Reagan’s SDI announcement and the European reaction: Diplomacy in the last decade of the Cold War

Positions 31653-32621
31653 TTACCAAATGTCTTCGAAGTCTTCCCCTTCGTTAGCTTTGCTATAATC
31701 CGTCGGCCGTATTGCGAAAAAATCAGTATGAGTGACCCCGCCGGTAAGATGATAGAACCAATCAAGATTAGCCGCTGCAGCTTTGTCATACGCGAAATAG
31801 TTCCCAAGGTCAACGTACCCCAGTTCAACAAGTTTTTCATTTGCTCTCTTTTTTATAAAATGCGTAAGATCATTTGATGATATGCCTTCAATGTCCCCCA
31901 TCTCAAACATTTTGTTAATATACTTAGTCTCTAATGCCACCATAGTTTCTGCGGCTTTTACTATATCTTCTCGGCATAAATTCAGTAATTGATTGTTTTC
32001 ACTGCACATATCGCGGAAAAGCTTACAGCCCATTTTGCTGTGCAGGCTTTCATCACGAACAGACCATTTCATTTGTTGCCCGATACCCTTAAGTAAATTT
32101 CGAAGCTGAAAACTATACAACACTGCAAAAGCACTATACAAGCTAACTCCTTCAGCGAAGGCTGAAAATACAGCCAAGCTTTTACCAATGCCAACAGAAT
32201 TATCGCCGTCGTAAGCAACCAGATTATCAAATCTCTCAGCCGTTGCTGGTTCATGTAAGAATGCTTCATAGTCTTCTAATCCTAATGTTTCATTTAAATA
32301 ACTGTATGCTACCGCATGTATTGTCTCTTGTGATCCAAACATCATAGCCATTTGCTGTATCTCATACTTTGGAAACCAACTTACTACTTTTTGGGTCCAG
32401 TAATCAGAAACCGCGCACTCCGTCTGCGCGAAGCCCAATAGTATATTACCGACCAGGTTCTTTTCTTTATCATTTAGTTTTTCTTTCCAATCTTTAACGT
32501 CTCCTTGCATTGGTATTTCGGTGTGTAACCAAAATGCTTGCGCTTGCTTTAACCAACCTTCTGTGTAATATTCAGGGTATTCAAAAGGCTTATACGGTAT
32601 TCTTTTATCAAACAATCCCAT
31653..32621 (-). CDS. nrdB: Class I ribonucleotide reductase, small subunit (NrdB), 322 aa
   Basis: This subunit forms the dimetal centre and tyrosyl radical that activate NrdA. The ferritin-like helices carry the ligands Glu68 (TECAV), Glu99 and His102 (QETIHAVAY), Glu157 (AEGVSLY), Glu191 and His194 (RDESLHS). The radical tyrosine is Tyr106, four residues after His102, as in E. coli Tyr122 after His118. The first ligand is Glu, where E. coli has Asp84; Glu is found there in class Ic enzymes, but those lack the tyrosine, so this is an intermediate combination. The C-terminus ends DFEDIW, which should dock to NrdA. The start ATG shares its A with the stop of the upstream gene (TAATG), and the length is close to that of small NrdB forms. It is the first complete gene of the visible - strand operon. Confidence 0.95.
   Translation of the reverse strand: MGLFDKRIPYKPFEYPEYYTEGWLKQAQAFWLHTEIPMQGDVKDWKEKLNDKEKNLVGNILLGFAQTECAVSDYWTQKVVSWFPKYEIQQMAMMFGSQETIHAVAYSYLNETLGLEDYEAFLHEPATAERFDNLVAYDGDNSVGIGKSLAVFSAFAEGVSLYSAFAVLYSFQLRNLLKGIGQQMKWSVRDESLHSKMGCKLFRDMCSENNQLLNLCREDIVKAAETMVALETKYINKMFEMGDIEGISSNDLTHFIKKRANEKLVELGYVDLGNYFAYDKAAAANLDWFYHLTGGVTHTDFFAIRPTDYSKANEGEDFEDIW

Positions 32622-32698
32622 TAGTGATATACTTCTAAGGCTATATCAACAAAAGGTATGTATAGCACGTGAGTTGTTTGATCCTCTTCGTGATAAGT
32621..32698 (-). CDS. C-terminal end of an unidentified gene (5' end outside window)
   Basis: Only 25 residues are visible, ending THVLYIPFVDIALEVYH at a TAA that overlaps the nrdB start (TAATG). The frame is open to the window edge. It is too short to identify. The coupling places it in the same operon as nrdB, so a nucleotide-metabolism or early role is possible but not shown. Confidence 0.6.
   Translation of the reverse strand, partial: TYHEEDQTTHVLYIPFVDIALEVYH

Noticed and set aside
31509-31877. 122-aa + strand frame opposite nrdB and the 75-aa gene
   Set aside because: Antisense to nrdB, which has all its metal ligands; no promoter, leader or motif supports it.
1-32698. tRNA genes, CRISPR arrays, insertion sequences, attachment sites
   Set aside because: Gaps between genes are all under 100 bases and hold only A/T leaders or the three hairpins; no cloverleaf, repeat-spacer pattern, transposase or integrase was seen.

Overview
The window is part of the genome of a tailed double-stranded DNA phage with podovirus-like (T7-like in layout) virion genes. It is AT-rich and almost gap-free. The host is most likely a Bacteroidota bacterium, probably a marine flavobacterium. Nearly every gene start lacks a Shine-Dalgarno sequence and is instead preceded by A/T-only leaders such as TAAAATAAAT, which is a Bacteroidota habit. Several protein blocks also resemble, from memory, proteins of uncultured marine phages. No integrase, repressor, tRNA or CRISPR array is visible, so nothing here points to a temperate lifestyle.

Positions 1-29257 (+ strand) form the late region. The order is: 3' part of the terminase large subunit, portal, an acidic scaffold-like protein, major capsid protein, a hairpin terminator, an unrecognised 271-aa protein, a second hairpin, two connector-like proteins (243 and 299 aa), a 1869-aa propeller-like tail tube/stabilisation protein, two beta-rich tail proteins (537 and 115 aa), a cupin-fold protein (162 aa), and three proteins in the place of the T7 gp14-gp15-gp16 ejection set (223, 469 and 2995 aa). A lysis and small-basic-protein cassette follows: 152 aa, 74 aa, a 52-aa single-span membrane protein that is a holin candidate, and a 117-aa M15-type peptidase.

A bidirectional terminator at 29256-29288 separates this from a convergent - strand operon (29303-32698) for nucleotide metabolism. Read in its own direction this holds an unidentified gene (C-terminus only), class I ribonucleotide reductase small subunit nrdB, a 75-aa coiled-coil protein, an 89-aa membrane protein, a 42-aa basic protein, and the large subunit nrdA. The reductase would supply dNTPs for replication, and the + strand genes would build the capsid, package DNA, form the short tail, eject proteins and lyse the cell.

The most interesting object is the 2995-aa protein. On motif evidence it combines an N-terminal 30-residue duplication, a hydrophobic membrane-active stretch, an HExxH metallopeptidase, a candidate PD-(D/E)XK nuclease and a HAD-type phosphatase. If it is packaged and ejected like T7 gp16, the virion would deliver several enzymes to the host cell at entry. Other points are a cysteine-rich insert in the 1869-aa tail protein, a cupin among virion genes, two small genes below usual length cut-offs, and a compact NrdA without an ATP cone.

Ronald Reagan’s March 23, 1983 Strategic Defense Initiative (SDI) announcement and the program that evolved out of this ‘vision’ spawned vigorous international debate concerning the technologies, economics, strategic aims, and legal issues of a space-based anti-ballistic missile system. Reagan’s decision to research, develop, and deploy an SDI system proves useful as a case study to understand the fundamental changes that had taken place in the security environment of the Cold War in the 1980s. SDI called for greater international participation by the allies of the United States and came at a time of increased social and political tension for France, Great Britain, and West Germany in the wake of deployment of Pershing II Intermediate-Range Ballistic Missiles (IRBM) and Ground-Launched Cruise Missiles (GLCMs). Although Reagan’s SDI announcement affected other nations such as Italy and Spain, the initial efforts Margaret Thatcher, Helmut Kohl, and François Mitterrand undertook to negotiate separate bi-lateral agreements for their respective nations and on behalf of Europe represent a diametric shift in the alliance structure of the final phase of the Cold War.1 Considering actions taken by Thatcher, Mitterrand, and Kohl provides a manageable cross section of the European reaction to Reagan’s SDI program. Although, actions taken by other European allies are equally important and interesting, the basic issues raised by Britain, France, and the Federal Republic of Germany provide a foundation for the main issues that came to represent Europe’s collective concerns about SDI. The analysis of Europe’s various responses to SDI provides a more comprehensive understanding of the international dynamics of the late Cold War period.